I'm excited to invite my friend Danielle to the blog! Danielle's a lovely girl with a passionate heart for Jesus. We've bonded over copious amounts of coffee, a road trip to Florida, and a whole summer spent running different areas of camp. She ran Day Camp this past summer -- which means all of the little kids! (I'm still not sure how she survived. There's a reason I ran camp for sixteen year olds.) So glad to welcome Danielle here today...
If you were to ask me what it means to "be brave" a few short months ago, my response would be nothing short of unsure, insecure, and uncomfortable.
The idea of being brave had always been foreign to me, not something I could ever relate to myself, not something I could ever think myself capable of being. In my previous opinion, bravery is something that is somewhat fictional to my life. Superheroes are brave. People in movies are brave. Soldiers are brave. Survivors are brave. You are brave when you're not afraid. You are brave when you do something dangerous. I am not brave, and brave is not something I can be. I have never had to face a situation where I had to be brave.
Over the last few months -- in fact, over the entirety of this past summer -- I was taught what it truly means to be brave. To choose brave. I have learned that everyone can choose to be brave. And there are countless ways bravery can look: sometimes being brave looks like doing something hard. Sometimes it looks like doing something that hurts. Sometimes it looks like admitting you're wrong. Sometimes it looks like loving those who feel unlovable.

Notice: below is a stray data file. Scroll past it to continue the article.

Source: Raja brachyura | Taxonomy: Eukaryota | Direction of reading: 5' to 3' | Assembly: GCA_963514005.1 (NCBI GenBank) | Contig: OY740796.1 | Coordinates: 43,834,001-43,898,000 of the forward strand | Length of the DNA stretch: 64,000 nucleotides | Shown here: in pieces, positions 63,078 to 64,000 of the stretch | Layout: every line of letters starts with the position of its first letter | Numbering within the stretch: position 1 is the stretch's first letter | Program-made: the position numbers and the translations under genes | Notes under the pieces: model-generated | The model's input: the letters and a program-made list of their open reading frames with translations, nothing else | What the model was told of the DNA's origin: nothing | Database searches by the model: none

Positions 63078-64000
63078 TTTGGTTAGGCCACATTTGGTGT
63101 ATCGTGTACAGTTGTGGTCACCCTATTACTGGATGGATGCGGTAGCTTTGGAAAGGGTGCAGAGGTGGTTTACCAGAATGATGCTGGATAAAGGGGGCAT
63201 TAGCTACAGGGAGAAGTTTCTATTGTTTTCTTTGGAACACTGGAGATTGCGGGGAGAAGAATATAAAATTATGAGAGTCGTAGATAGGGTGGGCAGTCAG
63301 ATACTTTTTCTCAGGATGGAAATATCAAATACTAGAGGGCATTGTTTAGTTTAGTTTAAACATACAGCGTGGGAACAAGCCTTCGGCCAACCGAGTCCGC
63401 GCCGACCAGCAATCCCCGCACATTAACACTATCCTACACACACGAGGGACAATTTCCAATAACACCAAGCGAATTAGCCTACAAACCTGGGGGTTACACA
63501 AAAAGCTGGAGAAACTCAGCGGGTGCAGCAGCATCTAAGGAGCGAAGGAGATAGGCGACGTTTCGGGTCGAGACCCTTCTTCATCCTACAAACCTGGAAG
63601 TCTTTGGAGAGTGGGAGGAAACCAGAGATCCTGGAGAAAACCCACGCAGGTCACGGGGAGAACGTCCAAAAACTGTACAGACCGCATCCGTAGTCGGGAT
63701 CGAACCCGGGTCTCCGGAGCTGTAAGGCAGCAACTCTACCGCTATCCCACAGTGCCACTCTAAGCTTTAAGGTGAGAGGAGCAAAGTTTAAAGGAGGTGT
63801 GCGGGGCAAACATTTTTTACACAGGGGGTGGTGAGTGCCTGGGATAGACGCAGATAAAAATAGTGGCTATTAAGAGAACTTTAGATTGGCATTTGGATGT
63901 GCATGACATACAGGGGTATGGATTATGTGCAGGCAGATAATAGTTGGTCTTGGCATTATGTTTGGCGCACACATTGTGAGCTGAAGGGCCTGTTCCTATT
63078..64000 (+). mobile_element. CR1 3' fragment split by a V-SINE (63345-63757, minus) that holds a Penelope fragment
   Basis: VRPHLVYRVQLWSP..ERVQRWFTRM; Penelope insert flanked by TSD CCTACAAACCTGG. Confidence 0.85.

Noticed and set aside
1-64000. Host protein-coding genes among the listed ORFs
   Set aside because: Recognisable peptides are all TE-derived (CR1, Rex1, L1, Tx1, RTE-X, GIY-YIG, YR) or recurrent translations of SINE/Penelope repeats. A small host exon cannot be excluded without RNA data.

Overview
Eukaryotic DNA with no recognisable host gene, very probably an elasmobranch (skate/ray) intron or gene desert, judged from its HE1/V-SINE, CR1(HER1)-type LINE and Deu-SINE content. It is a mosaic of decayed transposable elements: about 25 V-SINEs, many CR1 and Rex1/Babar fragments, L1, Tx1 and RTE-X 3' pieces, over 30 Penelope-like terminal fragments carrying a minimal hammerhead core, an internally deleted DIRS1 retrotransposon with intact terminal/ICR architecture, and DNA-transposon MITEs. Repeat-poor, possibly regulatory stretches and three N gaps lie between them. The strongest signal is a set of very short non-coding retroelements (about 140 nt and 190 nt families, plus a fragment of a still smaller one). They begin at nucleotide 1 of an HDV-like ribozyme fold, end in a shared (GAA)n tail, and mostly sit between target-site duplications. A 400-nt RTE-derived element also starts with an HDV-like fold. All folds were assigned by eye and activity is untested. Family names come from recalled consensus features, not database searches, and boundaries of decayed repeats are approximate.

I ran a Day Camp this summer and I realized that sometimes being brave means crying out to Jesus for strength because you actually cannot complete the task at hand without him.
Sometimes it means loving kids who scream in your face and disrespect you to no end.
Sometimes being brave means sitting down with a child who has driven you crazy, and asking them about their favourite superheroes and what makes them so awesome.
Sometimes you have to sit there with a child who has pushed every single one of your buttons that day, and listen as they tell you all about how they don't think they're special or loved. And tell them the opposite. And mean it.
Being brave means being kind to the parents who are angry with you about something that is out of your control.
And sometimes being brave means realizing that Jesus loves every single person you come in contact with, and how your feelings and opinions toward that person will never change that.
These are some of the ways I was brave this summer. A few months ago, if you told me that these were moments of choosing brave, I would probably tell you that you’re taking the word “brave” too seriously and that you’re being dramatic. But over the course of the summer, God has really softened my heart to the concept and idea of bravery. And I can only pray that because of my small, simple moments of bravery, somebody saw the heart of God -- the best Father.
Eventually, my heart linked bravery to vulnerability, and I began to see a trend in my life. I felt most brave when I was being vulnerable -- when I was letting others know how I feel, being authentic, and being real with Jesus -- clinging to him when I felt like my spirit was being crushed and weighed down.
I could never be brave on my own. Never. I need Jesus -- every single day.
Once I began to understand what bravery is, I saw it in so many people.
Bravery is everywhere. It is the homeless person who never stops smiling, the parent that never stops giving, the friend who never stops listening, and the love that never runs out. God’s love is furiously brave. He is brave for loving those who don’t deserve it, and forgiving those who can never repay their sins. For looking at those who deny his existence, want nothing to do with him, and still saying I love you endlessly. He is brave because bravery is who He is.
Almost every lesson I’ve learned can come back to the realization that God’s love is brave, and that he calls our love to be the same.